We all think we've got sweet kids, right?
Okay, so maybe if you don't actually think your kid is super sweet, maybe you just know they've got a kind heart underneath all that sass/grumpiness/eye rolling.
Trust me, I know. I've got sweet kids. I've got sweet, beautiful kids who care about baby animals and other people's feelings and… you know what?
None of that seems to matter when one of them accidentally headbutts you in the face.
Maybe you're having a beautiful moment, reading together on the couch. Maybe you've hit the snooze an extra time just to snag another five minutes of snuggles. Maybe your kid has just composed and sung a song entitled "Mom Is the Most Awesome."
It just doesn't matter.
It's not their fault, of course. They were in an uncomfortable position and needed to move a little bit, or they read something funny and threw their head back in laughter. Bottom line: it was an accident.
The problem is that, when you go from a state of sentimental relaxation to a sudden state of blinding pain, mild nausea, and a ringing in your ears, it's hard to remember what "accident" even means.
So, what do you do? Me? I yelp in pain. I say, "Dude! That really HURT!"
And as the small, quivering face turns to you, those eyes glassy with shock from hearing what sounds like a dying pterodactyl shrieking behind them, it begins.
The Mom Guilt.
For me, it comes in stages. The stages are inevitable, and they are ruthless.
STAGE 1: INWARD HORROR
Your baby. The one who's been by your side for the past few years of your life, showing you love and devotion and making you heartfelt pictures of scribbles in various colors. You have just yelled "DUDE" at him as though he were a rude surfer guy from an early 90s beach movie. What is wrong with you? Why are you such a monster?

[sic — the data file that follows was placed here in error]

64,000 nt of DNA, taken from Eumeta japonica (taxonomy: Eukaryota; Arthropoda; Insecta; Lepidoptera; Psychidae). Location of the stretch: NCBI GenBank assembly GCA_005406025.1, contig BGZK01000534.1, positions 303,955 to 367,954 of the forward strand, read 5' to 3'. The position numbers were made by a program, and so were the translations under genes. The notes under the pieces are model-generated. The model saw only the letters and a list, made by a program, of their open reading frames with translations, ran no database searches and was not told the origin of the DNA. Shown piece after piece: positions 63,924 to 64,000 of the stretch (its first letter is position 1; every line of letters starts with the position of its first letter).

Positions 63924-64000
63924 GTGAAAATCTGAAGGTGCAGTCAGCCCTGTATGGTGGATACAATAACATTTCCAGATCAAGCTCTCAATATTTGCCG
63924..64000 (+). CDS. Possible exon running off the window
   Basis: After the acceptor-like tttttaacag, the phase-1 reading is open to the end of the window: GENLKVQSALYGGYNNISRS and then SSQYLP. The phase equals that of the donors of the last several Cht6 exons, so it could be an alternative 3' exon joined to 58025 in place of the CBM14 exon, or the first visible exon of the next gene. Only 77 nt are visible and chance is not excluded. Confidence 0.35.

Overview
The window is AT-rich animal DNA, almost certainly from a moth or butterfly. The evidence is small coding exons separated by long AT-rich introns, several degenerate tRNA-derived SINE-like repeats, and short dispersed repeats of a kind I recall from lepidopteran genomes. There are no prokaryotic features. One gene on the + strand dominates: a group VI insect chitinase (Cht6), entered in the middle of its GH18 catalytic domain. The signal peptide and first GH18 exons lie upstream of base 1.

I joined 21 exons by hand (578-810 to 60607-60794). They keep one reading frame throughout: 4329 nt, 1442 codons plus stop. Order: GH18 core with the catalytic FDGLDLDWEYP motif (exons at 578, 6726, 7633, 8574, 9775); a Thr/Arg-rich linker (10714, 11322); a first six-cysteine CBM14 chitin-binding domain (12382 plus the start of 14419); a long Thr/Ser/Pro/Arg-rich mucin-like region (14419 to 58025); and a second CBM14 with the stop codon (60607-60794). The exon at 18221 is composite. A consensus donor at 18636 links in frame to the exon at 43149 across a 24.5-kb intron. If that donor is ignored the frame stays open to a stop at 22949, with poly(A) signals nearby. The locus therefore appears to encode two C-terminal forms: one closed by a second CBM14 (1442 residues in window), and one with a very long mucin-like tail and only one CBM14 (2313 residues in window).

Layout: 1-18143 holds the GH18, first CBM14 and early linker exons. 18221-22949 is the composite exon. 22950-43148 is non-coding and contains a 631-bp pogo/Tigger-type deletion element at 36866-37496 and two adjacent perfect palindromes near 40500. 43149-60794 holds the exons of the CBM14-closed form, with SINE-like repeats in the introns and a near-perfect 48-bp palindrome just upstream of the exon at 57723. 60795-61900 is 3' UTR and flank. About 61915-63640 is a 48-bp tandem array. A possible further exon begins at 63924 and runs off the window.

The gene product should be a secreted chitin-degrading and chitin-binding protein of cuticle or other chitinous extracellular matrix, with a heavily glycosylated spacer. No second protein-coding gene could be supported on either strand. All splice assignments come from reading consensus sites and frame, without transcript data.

STAGE 2: RIGHTEOUS SELF-REASSURANCE
Do you know how hard a skull is? Do you know how not-hard a nose is? When a skull slams a nose the skull wins. Every time. So, are you a superhero whose special power is responding to unexpected, dramatic physical pain with a calm, reassuring mantra? No. You are a human with nerve cells, and that hurt. You yelped, you yelled, it wasn't pretty, and no, you're not a monster. You just need to make some…
STAGE 3: APOLOGIES
"Hey, buddy. Yikes, man. That really hurt. I'm sorry I yelled like that, but, whoah, that really, really hurt. I'll try really hard not to yell if that happens again, and I know it was an accident, but can you maybe try to be a little more aware of what’s around you?"
(No, he's a little kid, he probably has no idea what that means. But it still makes you feel like you're using this as a "teaching moment.")
"Sure, mommy. I'm sorry!" (Cue the bright-eyed, hopeful face of a kid who headbutted his mom's face and isn't in trouble.)
STAGE 4: GUILT-RIDDEN CONTEMPLATION...FOR THE NEXT WEEK AND A HALF
No, you're not a monster. (Okay yeah, so maybe you're kind of a monster.)
Oh, stop it. You're doing the best you can! (The best you can when you're a total monster.)
Why can't you find more constructive ways to react to pain? (Wait, what? What does that even mean?)
Next time, try counting to ten! (How can I do that when I've temporarily had the ability to count knocked out of my brain?)
REPEAT OVER AND OVER FOR THE REST OF YOUR LIFE
The older the kids get, the headbutting chances might (hopefully) decrease, but the opportunities to lose your cool and raise your voice definitely won't. As much as I'd like to end this post by saying I've figured out the secret to staying calm no matter the odds… that's just not true.
I don't think I ever will. I mean, I'll work on it, but I'm not expecting perfection.
I think the key, though, is Stage 2. I'm going to do my best to keep apologizing, and keep showing my kids that everyone makes mistakes, and that you've got to atone for those mistakes, even if your only option is a simple, honest apology.
(The pterodactyl scream, though? I'm going to have to figure out how to make that stop.)